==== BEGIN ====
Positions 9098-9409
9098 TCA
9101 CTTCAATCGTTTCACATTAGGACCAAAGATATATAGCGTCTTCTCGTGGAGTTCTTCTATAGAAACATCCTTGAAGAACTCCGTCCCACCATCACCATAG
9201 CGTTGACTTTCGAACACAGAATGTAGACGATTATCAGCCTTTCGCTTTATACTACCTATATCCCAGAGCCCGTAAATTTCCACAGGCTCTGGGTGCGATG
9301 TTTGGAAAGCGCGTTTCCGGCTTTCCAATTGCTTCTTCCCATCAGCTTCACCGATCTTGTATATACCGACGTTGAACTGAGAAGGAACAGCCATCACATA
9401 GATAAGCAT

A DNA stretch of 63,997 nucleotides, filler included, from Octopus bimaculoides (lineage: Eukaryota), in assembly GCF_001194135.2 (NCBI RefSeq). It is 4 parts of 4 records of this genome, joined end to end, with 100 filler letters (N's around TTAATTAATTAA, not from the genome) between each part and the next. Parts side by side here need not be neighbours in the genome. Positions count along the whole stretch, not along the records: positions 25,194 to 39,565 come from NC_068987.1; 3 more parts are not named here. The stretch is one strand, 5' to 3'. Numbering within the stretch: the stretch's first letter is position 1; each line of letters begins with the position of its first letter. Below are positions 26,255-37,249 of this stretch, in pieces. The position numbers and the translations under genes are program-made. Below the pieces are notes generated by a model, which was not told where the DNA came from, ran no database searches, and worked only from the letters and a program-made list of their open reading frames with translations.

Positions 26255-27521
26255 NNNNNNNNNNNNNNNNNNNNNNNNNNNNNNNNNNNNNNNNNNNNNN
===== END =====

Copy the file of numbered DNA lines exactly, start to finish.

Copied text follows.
Positions 9098-9409
9098 TCA
9101 CTTCAATCGTTTCACATTAGGACCAAAGATATATAGCGTCTTCTCGTGGAGTTCTTCTATAGAAACATCCTTGAAGAACTCCGTCCCACCATCACCATAG
9201 CGTTGACTTTCGAACACAGAATGTAGACGATTATCAGCCTTTCGCTTTATACTACCTATATCCCAGAGCCCGTAAATTTCCACAGGCTCTGGGTGCGATG
9301 TTTGGAAAGCGCGTTTCCGGCTTTCCAATTGCTTCTTCCCATCAGCTTCACCGATCTTGTATATACCGACGTTGAACTGAGAAGGAACAGCCATCACATA
9401 GATAAGCAT

A DNA stretch of 63,997 nucleotides, filler included, from Octopus bimaculoides (lineage: Eukaryota), in assembly GCF_001194135.2 (NCBI RefSeq). It is 4 parts of 4 records of this genome, joined end to end, with 100 filler letters (N's around TTAATTAATTAA, not from the genome) between each part and the next. Parts side by side here need not be neighbours in the genome. Positions count along the whole stretch, not along the records: positions 25,194 to 39,565 come from NC_068987.1; 3 more parts are not named here. The stretch is one strand, 5' to 3'. Numbering within the stretch: the stretch's first letter is position 1; each line of letters begins with the position of its first letter. Below are positions 26,255-37,249 of this stretch, in pieces. The position numbers and the translations under genes are program-made. Below the pieces are notes generated by a model, which was not told where the DNA came from, ran no database searches, and worked only from the letters and a program-made list of their open reading frames with translations.

Positions 26255-27521
26255 NNNNNNNNNNNNNNNNNNNNNNNNNNNNNNNNNNNNNNNNNNNNNN